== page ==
The company’s latest efforts are exceedingly public, as it leverages its iconic Happy Meals by integrating environmental and sustainable messages alongside popular properties such as “Bee Movie” and “Kung Fu Panda.” The company is even introducing an endangered-animal-themed Happy Meal in some of its international locations.

Wal-Mart on board, too
Wal-Mart, another company that might not be immediately thought of as green, is also taking a more vocal stand on the environment, with the help of the Martin Agency, which also works with Al Gore. “Lee Scott is very open about the fact that they got into this as a PR effort, and it’s a religion now,” said Mike Hughes, president and creative director of the Martin Agency.

He noted that the key to Wal-Mart’s campaign is that it is built on one of the chain’s core equities: saving consumers money. “We don’t tout sustainability for Wal-Mart,” he pointed out. “We communicate what would happen if [Wal-Mart customers] all bought organic milk or [energy-efficient] light bulbs.”

Similar to that approach, which focuses on the little things that consumers can do, Ideal Bite, a website and daily newsletter co-founded by Jennifer Boulden, senior VP, embraces and celebrates what it calls “green light.” “They’re driving SUVs to Whole Foods. That’s the best way to sum up our audience,” Ms. Boulden said.

But, she cautioned that despite many consumers’ willingness to embrace an imperfect green life, they are becoming increasingly savvy when it comes to navigating brand claims. She cited a study that found 68% of consumers believe companies are greenwashing or overstating their green claims. “More and more, consumers are getting wise and reading labels, looking for certification seals and researching,” she said, advising brands to “speak proudly about your accomplishments while acknowledging that there is still work to be done.”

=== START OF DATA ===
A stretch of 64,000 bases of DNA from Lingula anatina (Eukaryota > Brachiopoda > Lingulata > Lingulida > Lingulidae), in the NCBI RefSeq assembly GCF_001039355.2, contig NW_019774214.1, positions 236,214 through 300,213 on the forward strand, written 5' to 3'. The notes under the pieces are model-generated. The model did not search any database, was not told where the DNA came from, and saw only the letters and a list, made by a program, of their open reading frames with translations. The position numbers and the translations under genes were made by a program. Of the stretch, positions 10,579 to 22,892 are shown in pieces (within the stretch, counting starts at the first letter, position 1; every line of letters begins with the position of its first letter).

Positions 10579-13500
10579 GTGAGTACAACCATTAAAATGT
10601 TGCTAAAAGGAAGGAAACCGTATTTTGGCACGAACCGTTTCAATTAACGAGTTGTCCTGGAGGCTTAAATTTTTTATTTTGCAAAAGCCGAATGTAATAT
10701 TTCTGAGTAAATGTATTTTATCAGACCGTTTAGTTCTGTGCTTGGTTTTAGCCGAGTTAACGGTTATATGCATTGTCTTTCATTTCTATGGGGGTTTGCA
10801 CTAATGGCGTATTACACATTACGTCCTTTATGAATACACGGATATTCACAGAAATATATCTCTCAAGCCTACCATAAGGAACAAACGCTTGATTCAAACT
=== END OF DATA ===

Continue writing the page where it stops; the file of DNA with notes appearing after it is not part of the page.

Harm reduction
A panel titled “What can agencies and media companies contribute to the green movement?” also touched on the idea of embracing imperfection. Don Carli, senior research fellow at the Institute for Sustainable Communication, encouraged brands to take into consideration the carbon footprint of their ad campaigns.

The theme of transparency carried on into the afternoon, with one panelist being perhaps a tad too transparent: Patrick Farrell, VP-corporate responsibility and communications at Enterprise Rent-A-Car, told the audience that while backing out of his driveway in his hybrid car this morning, he ran over a rabbit.

Mr. Farrell participated in a session called “Marketers who are walking the walk,” which heard from Enterprise — a relative newcomer to the green scene — as well as representatives from Fairmont Hotels & Resorts and Green Mountain Coffee, both considered early movers in the sustainability space.

While you don’t have to be perfect, being innovative doesn’t hurt; take for instance a program that Fairmont recently launched wherein guests are not only offered organic and locally sourced cuisine, but can actually go out into area markets to shop for food with hotel chefs. Eco-friendly initiatives like these are spurring a great deal of consumer response for the brand, said Lori Holland, executive director-public relations for the hospitality chain.

Outdoor clothing and gear retailer Patagonia made a tough — and at the time unheard-of — decision years ago to embrace transparency. It ceased manufacturing the metal spikes that once provided the bulk of the company’s income upon learning they were actually damaging rock surfaces, said Patagonia,com Creative Director Bill Boland.

Steps to redemption
The company’s philosophy of putting all the cards out on the table in the face of green scrutiny continues today. Among other things, Patagonia has developed the “Footprint Chronicles,” an interactive mini-site that allows consumers to track the impact — from waste generated to energy consumption — of specific Patagonia products from design through delivery. Buyers are able to weigh both the good and bad aspects of the product’s environmental footprint prior to making a purchase, and can also post feedback online.

And the bottom line, speakers throughout the day pointed out, is that going green is good for business. A number of big marketers like JetBlue, Volkswagen, PepsiCo and Fiji Water are helping offset their negative impact on the environment by purchasing environmental credits (renewable energy and carbon credits), a presentation by Neil Braun, chairman-CEO of green solutions firm GreenLife, showed. GreenLife helped AdAge offset the conference.